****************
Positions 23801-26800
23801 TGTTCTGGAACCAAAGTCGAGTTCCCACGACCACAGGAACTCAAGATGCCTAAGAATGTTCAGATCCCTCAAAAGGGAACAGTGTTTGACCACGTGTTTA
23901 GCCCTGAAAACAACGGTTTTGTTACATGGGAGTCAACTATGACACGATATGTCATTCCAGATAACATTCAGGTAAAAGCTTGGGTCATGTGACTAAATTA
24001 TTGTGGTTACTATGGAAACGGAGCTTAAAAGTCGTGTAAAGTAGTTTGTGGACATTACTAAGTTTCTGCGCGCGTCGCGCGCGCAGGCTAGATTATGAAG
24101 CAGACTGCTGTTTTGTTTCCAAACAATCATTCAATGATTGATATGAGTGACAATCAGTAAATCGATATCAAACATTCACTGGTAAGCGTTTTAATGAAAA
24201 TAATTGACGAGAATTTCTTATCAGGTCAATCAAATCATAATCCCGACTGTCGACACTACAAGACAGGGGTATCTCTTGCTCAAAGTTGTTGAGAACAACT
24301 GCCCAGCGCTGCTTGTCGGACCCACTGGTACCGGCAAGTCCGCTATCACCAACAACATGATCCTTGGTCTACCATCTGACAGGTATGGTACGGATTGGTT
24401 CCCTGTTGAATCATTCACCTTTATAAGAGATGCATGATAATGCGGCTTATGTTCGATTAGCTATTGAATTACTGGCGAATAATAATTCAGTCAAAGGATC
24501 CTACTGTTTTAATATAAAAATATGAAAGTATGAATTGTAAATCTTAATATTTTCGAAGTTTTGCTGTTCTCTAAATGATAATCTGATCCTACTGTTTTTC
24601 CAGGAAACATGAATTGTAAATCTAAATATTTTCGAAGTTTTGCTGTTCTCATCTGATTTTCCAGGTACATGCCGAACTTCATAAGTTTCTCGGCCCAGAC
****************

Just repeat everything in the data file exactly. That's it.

Positions 23801-26800
23801 TGTTCTGGAACCAAAGTCGAGTTCCCACGACCACAGGAACTCAAGATGCCTAAGAATGTTCAGATCCCTCAAAAGGGAACAGTGTTTGACCACGTGTTTA
23901 GCCCTGAAAACAACGGTTTTGTTACATGGGAGTCAACTATGACACGATATGTCATTCCAGATAACATTCAGGTAAAAGCTTGGGTCATGTGACTAAATTA
24001 TTGTGGTTACTATGGAAACGGAGCTTAAAAGTCGTGTAAAGTAGTTTGTGGACATTACTAAGTTTCTGCGCGCGTCGCGCGCGCAGGCTAGATTATGAAG
24101 CAGACTGCTGTTTTGTTTCCAAACAATCATTCAATGATTGATATGAGTGACAATCAGTAAATCGATATCAAACATTCACTGGTAAGCGTTTTAATGAAAA
24201 TAATTGACGAGAATTTCTTATCAGGTCAATCAAATCATAATCCCGACTGTCGACACTACAAGACAGGGGTATCTCTTGCTCAAAGTTGTTGAGAACAACT
24301 GCCCAGCGCTGCTTGTCGGACCCACTGGTACCGGCAAGTCCGCTATCACCAACAACATGATCCTTGGTCTACCATCTGACAGGTATGGTACGGATTGGTT
24401 CCCTGTTGAATCATTCACCTTTATAAGAGATGCATGATAATGCGGCTTATGTTCGATTAGCTATTGAATTACTGGCGAATAATAATTCAGTCAAAGGATC
24501 CTACTGTTTTAATATAAAAATATGAAAGTATGAATTGTAAATCTTAATATTTTCGAAGTTTTGCTGTTCTCTAAATGATAATCTGATCCTACTGTTTTTC
24601 CAGGAAACATGAATTGTAAATCTAAATATTTTCGAAGTTTTGCTGTTCTCATCTGATTTTCCAGGTACATGCCGAACTTCATAAGTTTCTCGGCCCAGAC